The British Ellen MacArthur Foundation, dedicated to promoting the circular economy – based on the reduction of both new materials and waste, to create loops of recycling – warns that by 2050 there will be more plastic than fish in the oceans and reminds us that all marine life eats this waste.

One of the consequences, say scientists at Ghent University in Belgium, is that when you eat fish and seafood, you ingest up to 11,000 tiny pieces of plastic, a material most commonly derived from petrochemicals, every year.

In Brazil, a country with more than 9,000 km of coastline on the Atlantic Ocean, a marine aquarium was inaugurated in October 2016 in Rio de Janeiro. AquaRío, which promotes environmental education and scientific research for biodiversity conservation, is the institution with which the Clean Seas campaign was launched.

“Plastic discarded improperly on beaches, rivers and the sewers ends up in the sea and causes the death of thousands of marine animals every year. Drinking straws, cigarette butts, caps, plastic bags, improperly discarded, represent the highest percentage of environmentally hazardous materials for marine wildlife,” director Marcelo Szpilman told IPS.

“The remains of nets, fishing lines, ropes and plastic bags abandoned in the sea remain in the environment for many years due to their low biodegradability and end up injuring or killing countless animals that end up entangled and die by asphyxiation or starvation,” added the marine biologist.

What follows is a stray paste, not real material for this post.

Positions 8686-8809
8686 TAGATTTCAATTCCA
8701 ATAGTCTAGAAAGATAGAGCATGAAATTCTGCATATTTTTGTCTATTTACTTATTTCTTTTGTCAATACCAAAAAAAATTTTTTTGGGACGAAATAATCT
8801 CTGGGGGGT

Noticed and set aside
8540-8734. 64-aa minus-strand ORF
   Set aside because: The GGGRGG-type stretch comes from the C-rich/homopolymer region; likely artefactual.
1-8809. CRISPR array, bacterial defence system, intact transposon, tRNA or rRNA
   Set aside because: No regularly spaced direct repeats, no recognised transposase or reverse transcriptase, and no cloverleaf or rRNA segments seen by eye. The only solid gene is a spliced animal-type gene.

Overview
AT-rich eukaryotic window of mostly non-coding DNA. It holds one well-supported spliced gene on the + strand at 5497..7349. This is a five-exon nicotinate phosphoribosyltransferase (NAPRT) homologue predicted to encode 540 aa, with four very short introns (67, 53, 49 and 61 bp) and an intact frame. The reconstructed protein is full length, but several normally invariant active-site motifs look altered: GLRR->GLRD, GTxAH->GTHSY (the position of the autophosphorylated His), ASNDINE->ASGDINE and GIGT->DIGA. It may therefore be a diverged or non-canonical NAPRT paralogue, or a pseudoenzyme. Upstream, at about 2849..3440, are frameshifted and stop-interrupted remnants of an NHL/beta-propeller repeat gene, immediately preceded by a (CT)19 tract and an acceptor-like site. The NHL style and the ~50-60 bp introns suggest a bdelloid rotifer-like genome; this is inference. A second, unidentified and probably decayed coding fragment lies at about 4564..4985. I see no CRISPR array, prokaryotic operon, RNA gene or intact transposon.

To raise awareness among children about this silent killing at sea, the aquarium uses the image of mermaids dying from the ingestion of plastic.

This happens in reality in the oceans to fish, birds, seals, turtles and dolphins that confuse floating plastic waste with octopuses, squid, jellyfish and other species that they eat.

“Dolphins have been found with their stomachs full of city trash. Cigarette butts, the most widely collected item in all beach clean-up campaigns, have caused the death of animals that swallow them mistaking them for fish eggs,” Szpilman said.

In addition, he noted, “a plastic bag drifting at sea is easily mistaken for a jellyfish, which is a food for several species of sea turtles, which as a result can die from asphyxiation.

According to experts, in Brazil and other Latin American countries, the problem is combated with isolated initiatives, such as the banning of plastic bags in supermarkets, when what is needed is a broader change in the model of plastic production and consumption.

But some things have started to be done.

In Peru, for example, Vida has coordinated actions with the waste management industry to promote the circular economy model through recycling chains with the waste collected in coastal cleanups throughout the country.

This work has been carried out not only with large industry but also with small and medium-sized enterprises and the National Movement of Recyclers of Peru.

“Greater efforts and investment in recycling technology are needed to solve the plastic problem. In Peru, much of the plastic waste collected, although it could be 100 percent recycled, is not recycled because there are no recycling plants, due to lack of knowledge or lack of adequate technology,” Carrascal said.

In his opinion, “great progress is being made in the separation of waste from primary sources, but this cycle ends when the waste ends again in a landfill.”

The Peruvian model of waste management in the marine ecosystem has been used as a reference point in other countries of the Southeast Pacific, including Chile, Ecuador, Colombia and Panama.